Correlation coefficients (r) obtained by linear regression analyses of the Larsen score (dependent variable) and demographic and disease related factors (independent variables). Only statistically significant variables are shown

Table 6

Multiple stepwise regression analysis of radiological erosion score according to the Larsen method (dependent variable) and demographic and disease related variables (independent variables). The regression equation was: radiological erosion score=0.191+4.043×10−2×disease duration (years)+2.265×10−2×CRP (mg/l)


The cumulative doses of oral and injected glucocorticosteroids were calculated for each participant and were correlated with the variables listed in table 1 and BMD by simple and multiple linear stepwise regression analyses. In the multiple regression analysis the oral prednisolone dose was associated with the level of IL1Ra (unstandardised regression coefficient β=0.46, p<0.001), previous use of oral corticosteroids for at least three months (β=0.40, p<0.001), and Larsen score (β=0.21, p=0.014), R2=0.54. The injected dose of glucocorticosteroids was connected with ICTP (β=0.33, p=0.003), BMD in the forearm (β=−0.24, p=0.029), DAS28 (β=0.24, p=0.032), and previous use of oral corticosteroids for at least three months (β=0.24, p=0.047), R2=0.37.


This study showed that osteoporosis is a common finding; 56% of postmenopausal women with RA, not treated with bisphosphonates or HRT, had osteoporosis at one or more measured sites. Of the patients with RA, 48% had osteoporosis in the femoral neck and 26% in the lumbar spine. Corresponding figures for healthy postmenopausal Swedish women, 50–59 years old, are 7% and 13%, respectively.25 Our results are in accordance with some previous studies,12 whereas others have found a lower prevalence7 in RA. Different rates might be explained by the disparate ways of recruiting the study group, and the diverse equipment for DXA with different reference populations, which may also influence the classification.26,27

The participants were later included in an HRT study; consequently there was a selection of patients enrolled. Data of 72 RA women not fulfilling the inclusion criteria were also recorded. No significant differences in the demographic and disease related variables were found between the included patients and the controls, except that more controls had previously been treated with glucocorticosteroids orally for >3 months and 54% were receiving HRT. Thus, it is not possible to generalise the results in this study to the whole population of postmenopausal women with RA attending rheumatology clinics. However, the clinical impression was that the patients enrolled represented ordinary postmenopausal women with RA attending our rheumatology clinics. No adjustment for multiple testing was done because most of the variables explored were significant at an extreme level, which could not be assumed to be falsely significant, and the remaining tested parameters were subsequently relatively few.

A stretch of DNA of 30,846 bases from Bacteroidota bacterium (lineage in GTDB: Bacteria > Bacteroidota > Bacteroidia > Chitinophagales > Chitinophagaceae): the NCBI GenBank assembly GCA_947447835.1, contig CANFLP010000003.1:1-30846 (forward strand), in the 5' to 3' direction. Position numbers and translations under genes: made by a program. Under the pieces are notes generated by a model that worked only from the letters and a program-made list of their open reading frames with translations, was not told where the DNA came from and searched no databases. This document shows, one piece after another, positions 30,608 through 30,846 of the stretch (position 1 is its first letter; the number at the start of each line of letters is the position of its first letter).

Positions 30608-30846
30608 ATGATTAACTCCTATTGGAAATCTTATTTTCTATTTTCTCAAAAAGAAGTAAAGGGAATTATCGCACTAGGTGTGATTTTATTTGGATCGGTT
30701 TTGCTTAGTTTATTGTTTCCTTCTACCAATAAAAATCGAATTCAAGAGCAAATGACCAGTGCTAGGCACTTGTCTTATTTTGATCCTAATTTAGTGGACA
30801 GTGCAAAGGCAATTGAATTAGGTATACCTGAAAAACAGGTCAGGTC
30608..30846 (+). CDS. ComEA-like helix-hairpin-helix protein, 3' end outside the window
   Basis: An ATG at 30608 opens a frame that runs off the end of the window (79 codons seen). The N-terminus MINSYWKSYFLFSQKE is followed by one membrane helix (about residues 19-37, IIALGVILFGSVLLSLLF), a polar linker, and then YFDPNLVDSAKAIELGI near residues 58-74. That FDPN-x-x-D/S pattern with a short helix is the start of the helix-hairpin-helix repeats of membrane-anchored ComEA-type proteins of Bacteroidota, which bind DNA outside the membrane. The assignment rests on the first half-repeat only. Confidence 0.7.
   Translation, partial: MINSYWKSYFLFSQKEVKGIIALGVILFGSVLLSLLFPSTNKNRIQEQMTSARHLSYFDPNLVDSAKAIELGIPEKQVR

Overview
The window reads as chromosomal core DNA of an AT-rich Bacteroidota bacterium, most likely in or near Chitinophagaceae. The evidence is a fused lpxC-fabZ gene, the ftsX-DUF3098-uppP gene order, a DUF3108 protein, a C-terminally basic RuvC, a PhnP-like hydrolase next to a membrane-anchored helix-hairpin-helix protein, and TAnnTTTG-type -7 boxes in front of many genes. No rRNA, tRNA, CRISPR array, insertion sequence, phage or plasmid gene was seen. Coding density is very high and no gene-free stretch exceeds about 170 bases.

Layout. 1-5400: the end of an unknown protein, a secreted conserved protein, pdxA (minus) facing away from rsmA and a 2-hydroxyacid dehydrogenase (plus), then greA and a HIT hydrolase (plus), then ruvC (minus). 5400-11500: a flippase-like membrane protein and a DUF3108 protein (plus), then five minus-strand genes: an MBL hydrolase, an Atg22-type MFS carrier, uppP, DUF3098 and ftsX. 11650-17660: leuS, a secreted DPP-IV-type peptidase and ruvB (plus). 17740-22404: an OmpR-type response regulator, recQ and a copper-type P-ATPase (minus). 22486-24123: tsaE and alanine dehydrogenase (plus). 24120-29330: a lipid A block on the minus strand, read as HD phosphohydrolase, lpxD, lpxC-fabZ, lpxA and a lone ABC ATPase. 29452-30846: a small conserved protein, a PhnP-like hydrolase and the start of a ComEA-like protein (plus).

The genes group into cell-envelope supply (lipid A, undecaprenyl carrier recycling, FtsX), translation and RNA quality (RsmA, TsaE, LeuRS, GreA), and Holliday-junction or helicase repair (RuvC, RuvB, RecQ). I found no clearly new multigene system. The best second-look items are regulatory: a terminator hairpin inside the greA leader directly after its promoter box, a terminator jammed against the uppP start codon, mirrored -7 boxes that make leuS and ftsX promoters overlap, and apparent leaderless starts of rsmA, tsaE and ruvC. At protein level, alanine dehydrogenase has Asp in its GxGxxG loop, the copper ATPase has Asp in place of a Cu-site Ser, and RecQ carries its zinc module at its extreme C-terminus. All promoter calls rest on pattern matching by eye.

Whereas, some previous reports showed reduced bone mass at appendicular sites and the hip of patients with RA, they failed to demonstrate decreased bone mass in the lumbar spine.2,3,7,13 The reason for such a discrepancy is unclear but might be due to incorrectly recorded increased bone mass owing to osteoarthritis and/or vertebral fractures or to a genuine predominance of bone loss in the hip compared with the spine. It has also been proposed that femoral BMD is relatively low compared with the spine owing to poor mobility,3,4 which is in line with the present results displaying a negative correlation between HAQ and BMD in the femoral neck and total hip. In addition, HAQ was positively correlated with the Larsen score, also in accordance with previous findings in established RA.28

Low body weight is a potent risk factor for osteoporosis29,30 and is associated with both reduced BMD7,12,13 and fractures in RA.2,31 Indeed, osteoporotic women in our study weighed almost 10 kg less than the non-osteoporotic controls (data not shown). Furthermore, weight was negatively correlated with the Larsen score, implying that thinness in itself is also associated with joint destruction. In the multiple regression analysis body weight was the strongest independent determinant of decreased BMD at all measurement sites. The connection between low body weight and osteoporosis after menopause may be due to the fact that most of the circulating oestrogen derived from androgens is converted to oestrogens, especially in fat tissue. Interestingly, we found significantly lower serum levels of oestradiol in the women with osteoporosis in the femoral neck than in the non-osteoporotic patients (data not shown). Also, fat tissue has a direct absorbing effect, protecting against fractures when a patient falls.

The use of glucocorticosteroids and their influence on BMD is widely debated. Most cross sectional studies agree that the cumulative dose of prednisone is an important determinant of osteopenia in RA.12,29,32,33 However, longitudinal studies have given inconclusive results.34,35 In our study we demonstrate the importance of considering the intra-articular and intramuscular cumulative dose of corticosteroids because there was a negative correlation between the total amount of injected corticosteroids and bone mass of the forearm, total hip, and femoral neck. In the multiple regression models, the total amount of injected corticosteroids was a marker of low bone mass in the total hip.